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I am using creating one ObjectContext per-request concept. Technically, I am adding ObjectContext instance to HttpContext.Current.Items. But I do not know how to kill this instance properly. Is it safe to use HttpModule and disposing ObjectContext within? I mean, HttpModule might be called for any kind of request. I do not want to use DI/IoC matters, because the project need to lightweight (no third party libs allowed).

UPDATE: here the simple code: Created a per-request ObjectContext (Entities class)

public static class ObjectContextPerRequest
{
    public const string ObjectKey = "_per_request_context_key";

    public static Entities PerRequest
    {
        get
        {
            if (HttpContext.Current.Items[ObjectKey] != null)
            {
                var eContext = new Entities();
                HttpContext.Current.Items.Add(ObjectKey, eContext);

                return eContext;
            }

            return HttpContext.Current.Items[ObjectKey] as Entities;
        }
    }
}

and a disposer module:

class ObjectContextManagerModule : IHttpModule
{
    public void Init(HttpApplication context)
    {
        context.EndRequest += (s, e) => { Dispose(); };
    }

    public void Dispose()
    {
        if (HttpContext.Current.Items[ObjectContextPerRequest.ObjectKey] != null)
        {
            var edmx = (ObjectContext)HttpContext.Current.Items[ObjectContextPerRequest.ObjectKey];
            edmx.Dispose();
            edmx = null;
        }
    }
}
share|improve this question
    
Where do you call SaveChanges()? And how do you prevent it from being called when an exception has occurred? –  Steven Jun 9 '11 at 12:53
    
I am using it in repositories. It might be used in several locations (e.g. controller/views). I need to centralize disposing ObjectContext only after all calls finished (like OnResponseEnd). Exception handling is implemented in data layer level. –  Orif Jun 9 '11 at 13:14
    
@Orif Lightweight has nothing to do with 3rd party libs. Thats an odd requirement considering there are a lot of great lightweight alternatives to whats included in the .net framework. –  jfar Jun 9 '11 at 13:21
    
@jfar actually, it is a requirement from my boss to keep the project cleaner. –  Orif Jun 9 '11 at 13:26
4  
@Orif Your boss is an idiot but you probably already new that. Picking Unity simply because that's the IoC container we use; it's written by and tested by Microsoft and provides a LifetimeManager for exactly what you're trying to achieve here. Ask your boss if they really think they can write better code than MS. –  Darren Lewis Jun 9 '11 at 13:40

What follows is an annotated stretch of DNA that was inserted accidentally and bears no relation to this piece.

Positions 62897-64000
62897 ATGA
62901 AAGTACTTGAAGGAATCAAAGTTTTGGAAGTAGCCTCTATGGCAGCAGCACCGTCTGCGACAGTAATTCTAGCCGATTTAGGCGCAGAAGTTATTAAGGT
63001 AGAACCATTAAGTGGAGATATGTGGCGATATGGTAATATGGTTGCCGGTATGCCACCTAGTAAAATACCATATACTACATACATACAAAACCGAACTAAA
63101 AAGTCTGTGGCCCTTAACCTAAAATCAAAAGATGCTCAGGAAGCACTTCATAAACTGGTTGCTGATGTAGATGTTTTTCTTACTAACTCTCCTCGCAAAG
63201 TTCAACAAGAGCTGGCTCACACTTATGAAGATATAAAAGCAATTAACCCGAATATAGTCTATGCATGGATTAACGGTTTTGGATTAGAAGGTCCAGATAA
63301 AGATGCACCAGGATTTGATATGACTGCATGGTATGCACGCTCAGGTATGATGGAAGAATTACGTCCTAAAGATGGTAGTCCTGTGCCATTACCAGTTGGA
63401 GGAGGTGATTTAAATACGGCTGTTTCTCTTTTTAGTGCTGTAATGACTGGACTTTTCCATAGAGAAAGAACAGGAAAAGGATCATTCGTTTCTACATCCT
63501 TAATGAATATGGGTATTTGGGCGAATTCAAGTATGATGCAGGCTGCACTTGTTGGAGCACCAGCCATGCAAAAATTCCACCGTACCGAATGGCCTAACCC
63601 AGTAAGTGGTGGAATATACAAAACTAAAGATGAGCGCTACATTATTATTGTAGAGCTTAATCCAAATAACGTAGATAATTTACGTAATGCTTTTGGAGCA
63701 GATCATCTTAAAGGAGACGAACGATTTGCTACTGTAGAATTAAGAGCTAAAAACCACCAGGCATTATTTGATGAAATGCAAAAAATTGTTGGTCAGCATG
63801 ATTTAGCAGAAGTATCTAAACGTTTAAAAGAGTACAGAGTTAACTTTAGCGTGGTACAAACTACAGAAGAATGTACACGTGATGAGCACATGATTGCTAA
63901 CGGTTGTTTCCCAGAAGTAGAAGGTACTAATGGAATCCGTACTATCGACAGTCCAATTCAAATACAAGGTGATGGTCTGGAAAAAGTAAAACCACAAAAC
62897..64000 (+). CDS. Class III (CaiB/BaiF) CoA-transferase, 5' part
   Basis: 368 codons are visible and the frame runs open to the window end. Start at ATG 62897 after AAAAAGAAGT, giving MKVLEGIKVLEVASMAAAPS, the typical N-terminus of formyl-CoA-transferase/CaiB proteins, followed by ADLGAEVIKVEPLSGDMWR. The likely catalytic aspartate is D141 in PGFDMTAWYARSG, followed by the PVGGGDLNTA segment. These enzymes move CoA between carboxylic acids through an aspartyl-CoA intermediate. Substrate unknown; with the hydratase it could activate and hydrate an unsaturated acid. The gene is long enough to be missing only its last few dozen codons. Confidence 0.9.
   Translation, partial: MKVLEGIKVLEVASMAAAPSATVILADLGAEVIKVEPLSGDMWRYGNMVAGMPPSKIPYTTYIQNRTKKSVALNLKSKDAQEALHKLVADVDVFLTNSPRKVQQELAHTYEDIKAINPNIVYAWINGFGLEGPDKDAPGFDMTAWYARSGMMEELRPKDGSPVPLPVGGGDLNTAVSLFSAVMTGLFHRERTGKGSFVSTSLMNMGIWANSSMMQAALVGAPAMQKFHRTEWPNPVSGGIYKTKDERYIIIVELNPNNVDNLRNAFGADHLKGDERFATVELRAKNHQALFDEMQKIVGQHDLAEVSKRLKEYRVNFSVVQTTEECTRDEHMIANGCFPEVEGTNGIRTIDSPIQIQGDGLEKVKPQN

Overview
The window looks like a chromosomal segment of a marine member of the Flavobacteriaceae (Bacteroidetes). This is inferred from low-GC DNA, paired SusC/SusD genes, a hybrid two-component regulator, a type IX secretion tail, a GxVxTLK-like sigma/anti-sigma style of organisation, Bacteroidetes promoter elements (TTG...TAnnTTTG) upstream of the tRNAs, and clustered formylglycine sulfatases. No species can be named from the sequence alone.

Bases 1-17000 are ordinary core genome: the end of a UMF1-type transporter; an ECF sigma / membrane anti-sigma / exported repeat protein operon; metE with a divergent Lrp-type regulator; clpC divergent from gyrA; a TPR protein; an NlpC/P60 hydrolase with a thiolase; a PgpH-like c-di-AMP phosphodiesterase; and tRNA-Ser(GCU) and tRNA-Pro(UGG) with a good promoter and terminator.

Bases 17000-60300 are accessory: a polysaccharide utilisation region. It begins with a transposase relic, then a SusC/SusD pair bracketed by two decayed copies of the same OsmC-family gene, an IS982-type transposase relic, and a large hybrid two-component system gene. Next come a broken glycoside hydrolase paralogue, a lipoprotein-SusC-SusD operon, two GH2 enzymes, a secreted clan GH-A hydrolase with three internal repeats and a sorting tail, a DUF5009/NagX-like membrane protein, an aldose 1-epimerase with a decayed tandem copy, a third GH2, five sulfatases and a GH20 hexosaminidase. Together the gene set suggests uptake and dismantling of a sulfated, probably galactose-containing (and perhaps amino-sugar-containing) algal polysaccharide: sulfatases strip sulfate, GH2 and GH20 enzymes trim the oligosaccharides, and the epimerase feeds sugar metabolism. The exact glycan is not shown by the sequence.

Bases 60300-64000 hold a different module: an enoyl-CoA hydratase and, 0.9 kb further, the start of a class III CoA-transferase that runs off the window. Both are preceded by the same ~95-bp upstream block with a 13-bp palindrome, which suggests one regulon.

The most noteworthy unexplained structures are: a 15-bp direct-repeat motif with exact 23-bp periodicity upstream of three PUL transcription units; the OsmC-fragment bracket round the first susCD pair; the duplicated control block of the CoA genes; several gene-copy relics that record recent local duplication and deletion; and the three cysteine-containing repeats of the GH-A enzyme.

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1 Answer

up vote 4 down vote accepted

It'll be safer to create the context during the BeginRequest and then dispose of it during either EndRequest or ReleaseRequestState (probably EndRequest). Init is when the module is fired up, Dispose is when the module itself is disposed, and modules don't get created and disposed on every request.

* UPDATE for comment *

The module should use its Init method to attach to application events, like so:

public void Init(HttpApplication app)
{
   app.BeginRequest += new EventHandler(OnBeginRequest);
   app.EndRequest += new EventHandler(OnEndRequest);
}

Note that there are other syntaxes available, but that's the one that's documented on MSDN.

This will fire on every request that hits your application. So if your IIS setup routes static file requests (e.g. images and css files) through the app (which is true for IIS 7 in integrated pipeline mode), then your event handlers need to account for that by not spinning up an ObjectContext instance in cases you don't need one.

* UPDATE for MVC *

Since you're using an MVC app, you could also consider doing this in a controller base class or in an actionfilter, using the OnActionExecuting and OnActionExecuted calls.

As an ActionFilter, you can ensure you apply it only to controllers that need the data context.

share|improve this answer
    
@Paul, do you mean Application_BeginRequest/Application_EndRequest events in Global.asax? If so, these events are fired on every request (e.g. image/css/*.* whatever requested from the client). Initializing/disposing in these events will cause a headache. –  Orif Jun 9 '11 at 13:54
    
Is your app a Web Forms app, or an MVC app? –  Paul Jun 9 '11 at 14:01
    
ASP.NET MVC application –  Orif Jun 9 '11 at 14:14
2  
Controller base class is a bad idea, because you can have child actions on different controllers within the same request. Otherwise +1. –  StriplingWarrior Jun 9 '11 at 15:32
    
? how does that make it a bad idea? The logic internal to the base class could check for existence before creating / destroying ;should be pretty safe, no? –  Paul Jun 9 '11 at 15:36
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